Seventeen magazine may have hoped to shut down 14-year-old Julia Bluhm‘s request for authentic images with a nicely worded “no,” but the conversation surrounding Photoshop is still ongoing. Even though the magazine has announced no further plans to meet with young feminist, Julia’s petition continues to grow with now over 66,000 signatures demanding one unphotoshopped photo spread a month. Seventeen‘s editor in chief famously – and laughably — refused to even admit that the publication used photoshopped images. But a former editor of the magazine has since teamed up with Julia, sharing her own story of why she eventually quit the magazine.
The Jane Dough‘s Amy Tennery reports that DeDe Lahman, a former editor at Seventeen and now bakery owner, offered the following statement asserting that girls should be better educated on how these images are manipulated:
”In an ideal world, Julia wouldn’t need to request one unaltered photo spread a month, because unaltered photos would already be the norm. However, in the glossy world of magazines, truth and beauty are not always one and the same. I think a reasonable first step for Seventeen to take toward Julia’s ultimate goal would be to do a behind-the-scenes piece about how a photo shoot comes together. After all, girls can only run the world if they’re privy to its tricks.”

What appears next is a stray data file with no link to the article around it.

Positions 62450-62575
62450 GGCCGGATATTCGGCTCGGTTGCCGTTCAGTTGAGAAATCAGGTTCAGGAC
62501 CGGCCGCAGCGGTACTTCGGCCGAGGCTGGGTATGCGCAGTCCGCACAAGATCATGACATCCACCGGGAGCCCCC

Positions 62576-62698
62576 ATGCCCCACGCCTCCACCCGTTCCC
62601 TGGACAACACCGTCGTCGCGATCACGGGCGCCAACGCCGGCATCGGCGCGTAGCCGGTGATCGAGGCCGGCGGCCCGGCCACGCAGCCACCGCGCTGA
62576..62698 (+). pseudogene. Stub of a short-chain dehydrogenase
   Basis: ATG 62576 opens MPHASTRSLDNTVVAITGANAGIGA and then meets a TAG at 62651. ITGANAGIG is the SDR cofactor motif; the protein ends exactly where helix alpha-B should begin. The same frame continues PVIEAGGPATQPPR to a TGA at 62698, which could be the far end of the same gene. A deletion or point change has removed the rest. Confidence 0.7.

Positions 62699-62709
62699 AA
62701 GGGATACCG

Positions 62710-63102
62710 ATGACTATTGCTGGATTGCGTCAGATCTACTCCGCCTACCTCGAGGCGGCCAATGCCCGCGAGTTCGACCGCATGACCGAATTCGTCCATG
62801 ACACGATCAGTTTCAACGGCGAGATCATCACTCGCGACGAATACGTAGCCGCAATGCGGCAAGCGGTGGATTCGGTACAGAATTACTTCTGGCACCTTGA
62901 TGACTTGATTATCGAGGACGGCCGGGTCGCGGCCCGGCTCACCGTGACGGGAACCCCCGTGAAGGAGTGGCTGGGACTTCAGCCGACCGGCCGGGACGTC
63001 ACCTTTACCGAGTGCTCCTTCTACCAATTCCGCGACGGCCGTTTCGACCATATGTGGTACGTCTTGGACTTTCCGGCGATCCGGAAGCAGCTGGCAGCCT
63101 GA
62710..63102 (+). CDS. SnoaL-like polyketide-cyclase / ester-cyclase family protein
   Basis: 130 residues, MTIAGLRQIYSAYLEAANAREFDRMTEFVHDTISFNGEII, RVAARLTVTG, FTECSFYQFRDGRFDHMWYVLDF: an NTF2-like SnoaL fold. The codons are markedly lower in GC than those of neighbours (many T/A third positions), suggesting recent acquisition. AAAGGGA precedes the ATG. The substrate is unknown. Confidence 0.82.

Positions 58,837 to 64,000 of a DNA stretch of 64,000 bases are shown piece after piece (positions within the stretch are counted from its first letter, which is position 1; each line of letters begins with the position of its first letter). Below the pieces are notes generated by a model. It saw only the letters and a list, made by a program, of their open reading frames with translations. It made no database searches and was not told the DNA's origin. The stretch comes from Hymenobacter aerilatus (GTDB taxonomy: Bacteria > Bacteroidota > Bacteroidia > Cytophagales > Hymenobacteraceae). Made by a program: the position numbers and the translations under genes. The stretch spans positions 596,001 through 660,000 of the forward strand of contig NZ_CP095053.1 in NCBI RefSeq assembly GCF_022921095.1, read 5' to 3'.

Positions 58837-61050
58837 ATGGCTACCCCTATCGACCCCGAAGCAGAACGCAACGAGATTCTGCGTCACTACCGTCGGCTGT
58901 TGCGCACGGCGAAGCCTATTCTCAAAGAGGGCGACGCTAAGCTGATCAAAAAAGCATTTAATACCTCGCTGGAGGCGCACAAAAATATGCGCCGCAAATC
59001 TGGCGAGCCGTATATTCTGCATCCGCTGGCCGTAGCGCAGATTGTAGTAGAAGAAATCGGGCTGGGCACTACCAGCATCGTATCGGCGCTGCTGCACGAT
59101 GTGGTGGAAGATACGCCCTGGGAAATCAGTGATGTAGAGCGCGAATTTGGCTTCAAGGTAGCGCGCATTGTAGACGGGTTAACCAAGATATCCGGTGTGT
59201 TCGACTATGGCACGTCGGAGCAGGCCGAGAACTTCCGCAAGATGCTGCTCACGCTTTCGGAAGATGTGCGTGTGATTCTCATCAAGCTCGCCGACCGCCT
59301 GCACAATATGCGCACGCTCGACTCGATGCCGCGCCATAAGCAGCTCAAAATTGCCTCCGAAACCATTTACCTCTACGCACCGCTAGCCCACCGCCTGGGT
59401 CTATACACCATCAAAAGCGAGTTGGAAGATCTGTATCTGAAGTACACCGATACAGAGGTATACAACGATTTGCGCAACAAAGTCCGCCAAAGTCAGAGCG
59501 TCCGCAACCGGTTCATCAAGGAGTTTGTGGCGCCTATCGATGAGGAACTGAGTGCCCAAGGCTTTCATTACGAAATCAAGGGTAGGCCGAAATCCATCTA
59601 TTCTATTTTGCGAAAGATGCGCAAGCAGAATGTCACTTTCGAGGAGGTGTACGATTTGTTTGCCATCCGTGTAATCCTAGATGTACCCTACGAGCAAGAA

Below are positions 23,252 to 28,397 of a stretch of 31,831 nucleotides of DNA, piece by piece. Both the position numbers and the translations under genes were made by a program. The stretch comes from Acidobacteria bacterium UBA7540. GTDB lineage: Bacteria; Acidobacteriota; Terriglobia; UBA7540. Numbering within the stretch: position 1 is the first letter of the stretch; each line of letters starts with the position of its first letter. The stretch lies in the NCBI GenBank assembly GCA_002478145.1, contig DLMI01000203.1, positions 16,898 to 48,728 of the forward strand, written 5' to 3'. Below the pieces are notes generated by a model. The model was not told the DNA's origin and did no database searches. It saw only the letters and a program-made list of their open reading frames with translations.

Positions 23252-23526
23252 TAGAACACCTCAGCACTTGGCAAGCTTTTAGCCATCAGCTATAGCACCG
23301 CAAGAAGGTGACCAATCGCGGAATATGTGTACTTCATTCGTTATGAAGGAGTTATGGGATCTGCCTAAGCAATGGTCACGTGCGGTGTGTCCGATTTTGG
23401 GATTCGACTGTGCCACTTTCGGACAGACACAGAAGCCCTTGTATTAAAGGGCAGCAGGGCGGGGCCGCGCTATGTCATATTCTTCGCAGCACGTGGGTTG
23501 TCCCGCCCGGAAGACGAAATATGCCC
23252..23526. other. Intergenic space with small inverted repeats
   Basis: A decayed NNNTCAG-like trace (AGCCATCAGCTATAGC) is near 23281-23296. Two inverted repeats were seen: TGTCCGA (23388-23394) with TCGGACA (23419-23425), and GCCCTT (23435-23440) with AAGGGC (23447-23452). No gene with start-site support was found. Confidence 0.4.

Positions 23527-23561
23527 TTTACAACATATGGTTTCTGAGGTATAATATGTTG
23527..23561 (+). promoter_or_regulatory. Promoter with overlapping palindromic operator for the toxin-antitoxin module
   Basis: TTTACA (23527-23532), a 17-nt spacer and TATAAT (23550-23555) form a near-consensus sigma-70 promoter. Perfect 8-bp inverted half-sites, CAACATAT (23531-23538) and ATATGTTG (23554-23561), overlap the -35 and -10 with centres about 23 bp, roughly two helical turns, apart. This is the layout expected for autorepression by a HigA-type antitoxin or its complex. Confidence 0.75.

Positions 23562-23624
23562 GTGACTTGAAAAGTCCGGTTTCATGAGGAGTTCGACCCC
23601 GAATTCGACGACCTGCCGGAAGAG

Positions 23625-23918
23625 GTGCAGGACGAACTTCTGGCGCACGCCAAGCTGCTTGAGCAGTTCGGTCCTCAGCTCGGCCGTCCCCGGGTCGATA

Tennery added further:
Lahman says she ”fought for more realistic images for our readers” while she was at Seventeen, but eventually left the industry after getting fed up with the standard of beauty peddled to readers.
”I quit and traveled nationwide, speaking about what the magazine did to make our models look perfect and how to decode the misleading advertising,” Lahman noted.
DeDe’s suggestion of a “behind-the-scenes” look is now the second suggestion in a national conversation about airbrushing and the impacts of these distorted images on young girls. So far, the publication has yet to respond to the statement, most likely wondering why the controversy has yet to subside. But with nearly 70,000 signatures, Julia seems to have organized very quickly and efficiently on an issue that rightly plagues both young girls and their parents. And the longer Seventeen refuses to address the photoshopped images or even take a metaphoric seat at the discussion, the longer their brand will seem publicly indifferent to the well-being of girls.